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- Severe metabolic derangement in patients with diabetes mellitus secondary to insulin deficiency and/or stress hormone excess
- Clinical features include hyperglycemia, ketosis, metabolic acidosis, dehydration, and electrolyte deficits.
- Diabetes ketoacidosis (DKA) occurs more commonly in type 1 diabetes (T1D) but can also occur in type 2 diabetes (T2D).
- 20–40% of children with new-onset T1D present in DKA
- Risk of DKA in established T1D is 1–10% per patient per year (most episodes caused by insulin omission/diabetes mismanagement).
- DKA accounts for majority of diabetes-related deaths in childhood (most secondary to cerebral edema/brain injury).
- For T1D presenting as DKA:
- Very young children (<5 years)
- Ethnic minority
- Inadequate health insurance
- A missed diagnosis of diabetes in preceding clinic visits is frequent in DKA patients (~35%).
- For DKA in established diabetes:
- Lack of health insurance
- Poor glycemic control
- Ethnic minority
- Low socioeconomic status (SES)
- Prompt diagnosis of new-onset diabetes (e.g., urinalysis in patients with poor weight gain, polyuria, influenza-like symptoms, vomiting)
- Patient/parental education regarding ketone testing (with any symptoms of illness or unexplained high blood glucose level)
- Strict supervision of long-acting (glargine, detemir) insulin injections by parents
- Detection and avoidance of insulin pump interruptions by frequent blood glucose testing and strict protocols for changing infusion sets
- Excess of counterregulatory “stress” hormone concentrations (glucagon, cortisol, and epinephrine) in relation to insulin concentrations occurs, either as a result of insulin absence (new-onset diabetes or insulin omission) or illness (raising stress hormone levels).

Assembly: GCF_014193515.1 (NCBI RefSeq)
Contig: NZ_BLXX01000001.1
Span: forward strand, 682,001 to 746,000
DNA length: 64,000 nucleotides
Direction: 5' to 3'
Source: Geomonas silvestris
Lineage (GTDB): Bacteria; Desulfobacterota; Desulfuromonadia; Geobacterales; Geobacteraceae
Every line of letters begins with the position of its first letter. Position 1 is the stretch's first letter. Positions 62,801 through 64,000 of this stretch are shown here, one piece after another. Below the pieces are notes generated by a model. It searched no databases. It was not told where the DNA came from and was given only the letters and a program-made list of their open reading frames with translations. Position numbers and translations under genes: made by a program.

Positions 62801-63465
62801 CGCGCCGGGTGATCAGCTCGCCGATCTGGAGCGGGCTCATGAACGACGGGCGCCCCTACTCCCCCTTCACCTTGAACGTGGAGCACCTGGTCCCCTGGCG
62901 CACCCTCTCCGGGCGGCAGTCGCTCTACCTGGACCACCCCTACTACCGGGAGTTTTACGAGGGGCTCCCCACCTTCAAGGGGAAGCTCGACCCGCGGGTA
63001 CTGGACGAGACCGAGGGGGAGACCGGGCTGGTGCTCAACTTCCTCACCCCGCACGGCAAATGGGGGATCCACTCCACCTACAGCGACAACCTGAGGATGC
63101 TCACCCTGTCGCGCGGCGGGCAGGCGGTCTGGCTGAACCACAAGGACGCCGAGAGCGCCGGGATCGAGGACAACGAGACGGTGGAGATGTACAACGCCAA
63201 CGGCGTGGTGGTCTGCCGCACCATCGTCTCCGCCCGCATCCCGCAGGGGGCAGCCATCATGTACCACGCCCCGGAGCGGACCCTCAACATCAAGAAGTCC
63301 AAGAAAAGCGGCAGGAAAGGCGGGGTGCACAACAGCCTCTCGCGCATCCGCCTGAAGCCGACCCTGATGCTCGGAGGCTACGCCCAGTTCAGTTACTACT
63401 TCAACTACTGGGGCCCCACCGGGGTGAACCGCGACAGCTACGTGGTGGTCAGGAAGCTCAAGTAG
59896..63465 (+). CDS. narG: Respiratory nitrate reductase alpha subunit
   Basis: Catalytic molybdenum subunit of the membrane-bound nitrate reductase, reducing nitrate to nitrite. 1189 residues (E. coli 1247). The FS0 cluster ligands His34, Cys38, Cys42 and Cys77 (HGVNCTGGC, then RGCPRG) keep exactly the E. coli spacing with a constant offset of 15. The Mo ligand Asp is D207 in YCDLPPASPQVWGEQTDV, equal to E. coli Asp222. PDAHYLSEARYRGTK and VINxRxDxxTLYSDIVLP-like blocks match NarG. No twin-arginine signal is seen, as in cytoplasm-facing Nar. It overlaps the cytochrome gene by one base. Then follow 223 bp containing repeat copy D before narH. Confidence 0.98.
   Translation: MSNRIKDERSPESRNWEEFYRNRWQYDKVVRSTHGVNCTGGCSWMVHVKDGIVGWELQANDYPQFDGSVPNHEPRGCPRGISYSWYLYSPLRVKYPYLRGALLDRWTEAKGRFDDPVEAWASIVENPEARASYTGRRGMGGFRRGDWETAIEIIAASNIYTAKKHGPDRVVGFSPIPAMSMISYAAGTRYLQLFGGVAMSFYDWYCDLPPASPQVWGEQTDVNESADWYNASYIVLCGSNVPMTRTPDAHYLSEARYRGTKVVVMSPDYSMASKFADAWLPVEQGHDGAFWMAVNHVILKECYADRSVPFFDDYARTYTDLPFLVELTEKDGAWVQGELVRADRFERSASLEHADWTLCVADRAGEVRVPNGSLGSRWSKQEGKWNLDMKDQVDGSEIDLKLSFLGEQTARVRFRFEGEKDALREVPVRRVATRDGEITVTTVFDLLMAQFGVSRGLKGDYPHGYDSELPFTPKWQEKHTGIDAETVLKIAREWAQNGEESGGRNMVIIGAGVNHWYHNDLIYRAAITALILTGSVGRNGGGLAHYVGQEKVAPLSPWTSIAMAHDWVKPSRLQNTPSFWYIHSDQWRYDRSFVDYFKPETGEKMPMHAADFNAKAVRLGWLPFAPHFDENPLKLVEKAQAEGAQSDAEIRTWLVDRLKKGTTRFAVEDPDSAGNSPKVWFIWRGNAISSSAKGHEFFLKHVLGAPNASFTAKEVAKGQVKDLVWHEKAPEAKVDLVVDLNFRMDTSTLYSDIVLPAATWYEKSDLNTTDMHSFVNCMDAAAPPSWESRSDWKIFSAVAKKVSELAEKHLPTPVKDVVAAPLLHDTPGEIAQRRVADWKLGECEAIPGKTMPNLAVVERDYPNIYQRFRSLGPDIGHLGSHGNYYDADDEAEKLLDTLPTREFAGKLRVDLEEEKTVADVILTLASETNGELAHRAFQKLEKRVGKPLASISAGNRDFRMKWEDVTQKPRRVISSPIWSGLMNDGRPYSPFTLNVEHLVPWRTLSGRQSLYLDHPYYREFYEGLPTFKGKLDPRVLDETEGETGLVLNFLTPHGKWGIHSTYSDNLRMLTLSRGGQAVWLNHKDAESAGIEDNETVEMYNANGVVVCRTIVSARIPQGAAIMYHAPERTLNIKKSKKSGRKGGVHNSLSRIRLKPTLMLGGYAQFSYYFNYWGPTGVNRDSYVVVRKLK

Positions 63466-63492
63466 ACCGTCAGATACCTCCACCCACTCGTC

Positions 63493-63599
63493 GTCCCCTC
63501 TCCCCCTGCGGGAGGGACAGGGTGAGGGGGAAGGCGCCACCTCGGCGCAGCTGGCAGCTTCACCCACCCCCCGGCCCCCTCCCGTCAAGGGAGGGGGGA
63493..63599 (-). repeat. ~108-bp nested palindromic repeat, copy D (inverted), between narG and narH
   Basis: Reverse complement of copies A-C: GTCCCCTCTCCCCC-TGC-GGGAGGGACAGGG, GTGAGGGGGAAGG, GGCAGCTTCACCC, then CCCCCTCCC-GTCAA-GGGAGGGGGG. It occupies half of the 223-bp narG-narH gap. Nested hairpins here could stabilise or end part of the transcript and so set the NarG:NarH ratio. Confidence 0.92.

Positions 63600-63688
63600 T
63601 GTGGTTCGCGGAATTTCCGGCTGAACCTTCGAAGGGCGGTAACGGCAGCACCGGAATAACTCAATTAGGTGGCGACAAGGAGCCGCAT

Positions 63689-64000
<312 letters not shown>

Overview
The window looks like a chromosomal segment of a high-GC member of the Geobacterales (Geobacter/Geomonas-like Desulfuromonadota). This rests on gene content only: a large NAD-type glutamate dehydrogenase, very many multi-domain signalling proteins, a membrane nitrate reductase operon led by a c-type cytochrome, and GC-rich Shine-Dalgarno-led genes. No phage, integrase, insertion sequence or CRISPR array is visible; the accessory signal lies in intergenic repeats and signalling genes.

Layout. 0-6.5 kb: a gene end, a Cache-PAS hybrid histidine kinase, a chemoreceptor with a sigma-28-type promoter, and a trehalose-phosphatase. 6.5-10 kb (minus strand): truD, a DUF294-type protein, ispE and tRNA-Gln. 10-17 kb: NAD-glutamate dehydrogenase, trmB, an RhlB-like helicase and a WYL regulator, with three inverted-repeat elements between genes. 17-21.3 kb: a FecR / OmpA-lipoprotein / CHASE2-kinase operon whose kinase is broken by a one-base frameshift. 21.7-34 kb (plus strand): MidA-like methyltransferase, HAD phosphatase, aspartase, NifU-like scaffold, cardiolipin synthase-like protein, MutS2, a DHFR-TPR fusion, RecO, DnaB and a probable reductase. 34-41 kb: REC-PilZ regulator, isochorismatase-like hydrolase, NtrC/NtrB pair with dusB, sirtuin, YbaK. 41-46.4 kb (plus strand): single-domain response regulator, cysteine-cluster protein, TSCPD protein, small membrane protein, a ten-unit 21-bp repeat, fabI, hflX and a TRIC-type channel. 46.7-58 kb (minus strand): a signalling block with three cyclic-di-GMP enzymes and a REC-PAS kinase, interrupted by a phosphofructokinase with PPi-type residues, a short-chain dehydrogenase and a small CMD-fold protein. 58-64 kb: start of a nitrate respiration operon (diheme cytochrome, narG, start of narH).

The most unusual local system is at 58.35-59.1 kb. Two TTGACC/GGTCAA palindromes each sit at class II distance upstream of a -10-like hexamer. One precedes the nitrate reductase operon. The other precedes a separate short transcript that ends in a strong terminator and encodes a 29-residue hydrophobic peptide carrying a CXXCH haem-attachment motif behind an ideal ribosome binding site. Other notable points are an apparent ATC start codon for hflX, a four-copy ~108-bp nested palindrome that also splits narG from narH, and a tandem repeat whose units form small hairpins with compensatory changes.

- Imbalance between counterregulatory hormones and insulin results in increased glycogenolysis and gluconeogenesis and decreased peripheral glucose uptake (causing hyperglycemia) as well as lipolysis and ketogenesis (causing ketosis).
- Hyperglycemia causes osmotic diuresis resulting in dehydration and electrolyte losses.
- Ketogenesis results in metabolic acidosis, causing vomiting and tachypnea.
- Dehydration causes poor tissue perfusion, raising lactate levels and is contributing to metabolic acidosis.
- Insulin deficiency
- New diagnosis of diabetes
- Insulin omission (diabetes mismanagement or insulin pump malfunction)
- Acute illness (leading to rise in counterregulatory hormone levels)
Commonly Associated Conditions
- Acute illness as a precipitating factor
- Autoimmune disorders (especially hypothyroidism) for persons with T1D